Steven Weinberg's "The First Three Minutes" might be the best SECOND book to read on Cosmology. Because "The First Three Minutes" concentrates on the very early development of the Universe and does not provide much historical development to what lead up to the great discoveries of the Twentieth Century, a reader with little or no knowledge of Cosmology might find it heavy going.
For instance Weinberg starts off his description of "black body radiation" with "By the 1890s it had become known that the properties of radiation in a state of thermal equilibrium with matter depend only on the temperature. To be more specific, the amount of energy per unit volume in such radiation within any given range of wavelengths is given by a universal formula, involving only the wavelength and the temperature". All of that is absolutely correct of course, but it is a bit much to work through. It seems that a brilliant educator such as Richard Feynman would have thought up a description equally accurate but more intuitive.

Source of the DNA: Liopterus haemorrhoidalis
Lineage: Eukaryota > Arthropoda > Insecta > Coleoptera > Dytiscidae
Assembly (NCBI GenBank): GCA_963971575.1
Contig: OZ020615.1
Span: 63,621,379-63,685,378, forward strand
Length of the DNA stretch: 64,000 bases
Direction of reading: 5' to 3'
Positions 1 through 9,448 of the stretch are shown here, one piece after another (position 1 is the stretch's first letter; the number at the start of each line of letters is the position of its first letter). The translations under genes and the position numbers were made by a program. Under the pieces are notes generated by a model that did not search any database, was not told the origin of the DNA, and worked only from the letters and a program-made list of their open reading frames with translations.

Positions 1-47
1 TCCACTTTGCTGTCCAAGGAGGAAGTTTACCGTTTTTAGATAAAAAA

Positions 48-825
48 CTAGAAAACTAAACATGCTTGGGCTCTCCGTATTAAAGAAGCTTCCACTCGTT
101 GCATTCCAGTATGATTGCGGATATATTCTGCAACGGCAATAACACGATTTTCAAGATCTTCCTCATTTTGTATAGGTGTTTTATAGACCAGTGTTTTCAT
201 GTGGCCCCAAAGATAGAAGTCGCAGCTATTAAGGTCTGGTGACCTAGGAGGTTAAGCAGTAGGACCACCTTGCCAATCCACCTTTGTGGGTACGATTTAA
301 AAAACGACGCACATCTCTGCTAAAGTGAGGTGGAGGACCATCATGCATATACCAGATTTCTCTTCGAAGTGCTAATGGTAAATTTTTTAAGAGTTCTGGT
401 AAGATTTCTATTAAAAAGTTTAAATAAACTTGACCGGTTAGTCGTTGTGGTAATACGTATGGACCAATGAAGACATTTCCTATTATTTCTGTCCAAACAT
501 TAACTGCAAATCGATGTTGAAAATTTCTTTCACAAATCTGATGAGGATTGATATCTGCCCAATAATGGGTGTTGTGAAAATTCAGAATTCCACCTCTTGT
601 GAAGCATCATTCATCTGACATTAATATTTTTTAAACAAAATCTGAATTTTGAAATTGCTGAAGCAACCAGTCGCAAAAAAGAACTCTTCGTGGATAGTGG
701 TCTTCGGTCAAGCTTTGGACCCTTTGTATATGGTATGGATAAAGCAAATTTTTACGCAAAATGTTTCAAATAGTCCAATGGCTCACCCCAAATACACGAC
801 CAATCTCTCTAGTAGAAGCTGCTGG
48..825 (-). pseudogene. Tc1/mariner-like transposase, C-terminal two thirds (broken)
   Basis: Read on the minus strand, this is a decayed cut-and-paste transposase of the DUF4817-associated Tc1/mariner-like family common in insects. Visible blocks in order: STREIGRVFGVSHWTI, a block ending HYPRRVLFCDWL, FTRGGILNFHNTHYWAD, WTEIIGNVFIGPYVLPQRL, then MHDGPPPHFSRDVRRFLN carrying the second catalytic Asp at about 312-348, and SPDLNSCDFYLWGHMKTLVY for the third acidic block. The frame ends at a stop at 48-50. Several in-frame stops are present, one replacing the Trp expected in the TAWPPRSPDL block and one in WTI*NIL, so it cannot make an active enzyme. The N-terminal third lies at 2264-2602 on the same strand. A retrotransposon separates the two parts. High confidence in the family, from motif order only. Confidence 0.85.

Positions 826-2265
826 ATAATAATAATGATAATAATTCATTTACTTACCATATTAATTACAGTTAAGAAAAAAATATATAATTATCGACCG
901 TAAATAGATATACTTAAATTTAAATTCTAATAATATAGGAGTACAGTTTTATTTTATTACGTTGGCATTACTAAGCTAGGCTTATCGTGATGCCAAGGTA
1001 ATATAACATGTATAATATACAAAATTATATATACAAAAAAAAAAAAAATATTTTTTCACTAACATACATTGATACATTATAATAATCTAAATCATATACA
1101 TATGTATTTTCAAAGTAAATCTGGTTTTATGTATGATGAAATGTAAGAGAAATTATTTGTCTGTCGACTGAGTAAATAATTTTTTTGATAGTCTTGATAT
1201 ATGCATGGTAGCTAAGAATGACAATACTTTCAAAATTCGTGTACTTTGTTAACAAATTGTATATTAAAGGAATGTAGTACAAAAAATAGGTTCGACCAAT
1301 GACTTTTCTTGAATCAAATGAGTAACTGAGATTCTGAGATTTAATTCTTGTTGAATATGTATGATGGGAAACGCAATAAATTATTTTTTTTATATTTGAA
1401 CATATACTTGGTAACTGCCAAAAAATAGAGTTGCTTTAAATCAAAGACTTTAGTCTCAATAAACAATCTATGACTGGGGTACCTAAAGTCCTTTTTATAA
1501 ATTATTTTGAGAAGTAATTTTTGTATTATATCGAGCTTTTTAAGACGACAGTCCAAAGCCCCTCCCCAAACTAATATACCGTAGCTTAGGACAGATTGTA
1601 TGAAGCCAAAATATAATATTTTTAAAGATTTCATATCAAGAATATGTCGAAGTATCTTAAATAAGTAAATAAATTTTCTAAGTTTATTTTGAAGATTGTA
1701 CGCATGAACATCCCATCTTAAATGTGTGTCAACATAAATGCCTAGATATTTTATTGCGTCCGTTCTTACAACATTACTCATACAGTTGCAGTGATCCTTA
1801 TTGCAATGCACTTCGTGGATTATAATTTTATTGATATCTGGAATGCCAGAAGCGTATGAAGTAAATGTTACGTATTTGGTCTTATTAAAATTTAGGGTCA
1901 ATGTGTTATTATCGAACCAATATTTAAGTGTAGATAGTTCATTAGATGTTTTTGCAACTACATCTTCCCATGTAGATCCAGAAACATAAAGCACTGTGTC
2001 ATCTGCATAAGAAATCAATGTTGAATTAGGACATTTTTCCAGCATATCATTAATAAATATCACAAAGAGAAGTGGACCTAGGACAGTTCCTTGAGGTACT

"The First Three Minutes" is for the reader who has a particular interest in a detailed description of the first few seconds of the Universe. It is ironic that while the Biblical account of Creation was ridiculed for condensing the entire building of the Earth into 6 days, modern Cosmology describes vastly more dramatic events that occurred in fractions of a second. (I'm not advocating a Creationist theory of the Earth, just pointing out how science has come up with a theory that was beyond anyone's imagination a short time ago.)
"The First Three Minutes" divides up the early Universe into six frames, some lasting less than a second while others extending for more than a minute. In some phases energy dominates while in others matter has the upper hand. Weinberg details the incredibly energetic reactions that took place in the early Cosmological stew of the first seconds of the Universe.
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